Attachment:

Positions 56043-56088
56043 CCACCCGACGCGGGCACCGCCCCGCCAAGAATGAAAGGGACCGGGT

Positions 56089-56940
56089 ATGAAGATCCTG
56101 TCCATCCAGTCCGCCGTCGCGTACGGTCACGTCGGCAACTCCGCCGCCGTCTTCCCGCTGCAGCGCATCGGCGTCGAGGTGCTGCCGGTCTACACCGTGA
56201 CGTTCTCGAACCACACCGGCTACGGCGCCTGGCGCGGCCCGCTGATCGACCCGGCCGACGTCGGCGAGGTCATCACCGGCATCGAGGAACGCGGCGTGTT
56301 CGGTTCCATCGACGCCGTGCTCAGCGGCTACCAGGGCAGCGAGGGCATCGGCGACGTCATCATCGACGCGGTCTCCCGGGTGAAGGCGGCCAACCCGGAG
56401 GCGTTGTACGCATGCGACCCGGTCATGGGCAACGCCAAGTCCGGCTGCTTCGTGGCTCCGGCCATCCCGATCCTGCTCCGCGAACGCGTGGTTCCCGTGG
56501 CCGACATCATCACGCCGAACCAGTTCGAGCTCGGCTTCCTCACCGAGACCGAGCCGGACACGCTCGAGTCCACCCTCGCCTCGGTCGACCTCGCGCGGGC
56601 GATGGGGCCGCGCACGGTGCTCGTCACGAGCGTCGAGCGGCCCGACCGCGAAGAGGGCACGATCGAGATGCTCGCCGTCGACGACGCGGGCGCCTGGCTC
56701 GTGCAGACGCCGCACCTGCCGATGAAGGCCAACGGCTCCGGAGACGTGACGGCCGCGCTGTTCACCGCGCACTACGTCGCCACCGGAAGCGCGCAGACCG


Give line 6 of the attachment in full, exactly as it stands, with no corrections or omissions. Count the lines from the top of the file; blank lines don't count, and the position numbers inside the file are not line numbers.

56201 CGTTCTCGAACCACACCGGCTACGGCGCCTGGCGCGGCCCGCTGATCGACCCGGCCGACGTCGGCGAGGTCATCACCGGCATCGAGGAACGCGGCGTGTT